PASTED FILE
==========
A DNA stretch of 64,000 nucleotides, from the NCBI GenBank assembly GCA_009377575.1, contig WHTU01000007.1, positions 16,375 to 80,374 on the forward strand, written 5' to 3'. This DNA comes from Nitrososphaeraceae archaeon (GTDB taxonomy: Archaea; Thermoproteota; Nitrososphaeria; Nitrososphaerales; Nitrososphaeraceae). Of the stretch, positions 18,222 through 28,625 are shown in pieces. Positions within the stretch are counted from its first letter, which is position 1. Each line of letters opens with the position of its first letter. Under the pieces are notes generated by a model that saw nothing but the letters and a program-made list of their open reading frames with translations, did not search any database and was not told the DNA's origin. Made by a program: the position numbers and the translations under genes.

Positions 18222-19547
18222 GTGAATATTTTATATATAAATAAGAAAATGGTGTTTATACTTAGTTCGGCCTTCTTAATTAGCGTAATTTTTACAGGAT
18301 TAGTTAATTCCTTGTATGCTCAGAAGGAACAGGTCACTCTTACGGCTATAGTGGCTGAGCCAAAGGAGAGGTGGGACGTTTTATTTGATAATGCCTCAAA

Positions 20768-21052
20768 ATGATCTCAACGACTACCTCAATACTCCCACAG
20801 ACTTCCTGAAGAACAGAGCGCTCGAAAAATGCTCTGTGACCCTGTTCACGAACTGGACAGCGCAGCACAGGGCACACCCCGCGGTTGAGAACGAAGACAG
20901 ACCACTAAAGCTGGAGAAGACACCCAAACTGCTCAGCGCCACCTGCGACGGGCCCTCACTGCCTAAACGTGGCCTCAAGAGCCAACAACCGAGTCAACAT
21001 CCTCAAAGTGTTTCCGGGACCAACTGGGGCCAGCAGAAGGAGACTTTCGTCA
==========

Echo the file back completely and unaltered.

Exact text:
A DNA stretch of 64,000 nucleotides, from the NCBI GenBank assembly GCA_009377575.1, contig WHTU01000007.1, positions 16,375 to 80,374 on the forward strand, written 5' to 3'. This DNA comes from Nitrososphaeraceae archaeon (GTDB taxonomy: Archaea; Thermoproteota; Nitrososphaeria; Nitrososphaerales; Nitrososphaeraceae). Of the stretch, positions 18,222 through 28,625 are shown in pieces. Positions within the stretch are counted from its first letter, which is position 1. Each line of letters opens with the position of its first letter. Under the pieces are notes generated by a model that saw nothing but the letters and a program-made list of their open reading frames with translations, did not search any database and was not told the DNA's origin. Made by a program: the position numbers and the translations under genes.

Positions 18222-19547
18222 GTGAATATTTTATATATAAATAAGAAAATGGTGTTTATACTTAGTTCGGCCTTCTTAATTAGCGTAATTTTTACAGGAT
18301 TAGTTAATTCCTTGTATGCTCAGAAGGAACAGGTCACTCTTACGGCTATAGTGGCTGAGCCAAAGGAGAGGTGGGACGTTTTATTTGATAATGCCTCAAA

Positions 20768-21052
20768 ATGATCTCAACGACTACCTCAATACTCCCACAG
20801 ACTTCCTGAAGAACAGAGCGCTCGAAAAATGCTCTGTGACCCTGTTCACGAACTGGACAGCGCAGCACAGGGCACACCCCGCGGTTGAGAACGAAGACAG
20901 ACCACTAAAGCTGGAGAAGACACCCAAACTGCTCAGCGCCACCTGCGACGGGCCCTCACTGCCTAAACGTGGCCTCAAGAGCCAACAACCGAGTCAACAT
21001 CCTCAAAGTGTTTCCGGGACCAACTGGGGCCAGCAGAAGGAGACTTTCGTCA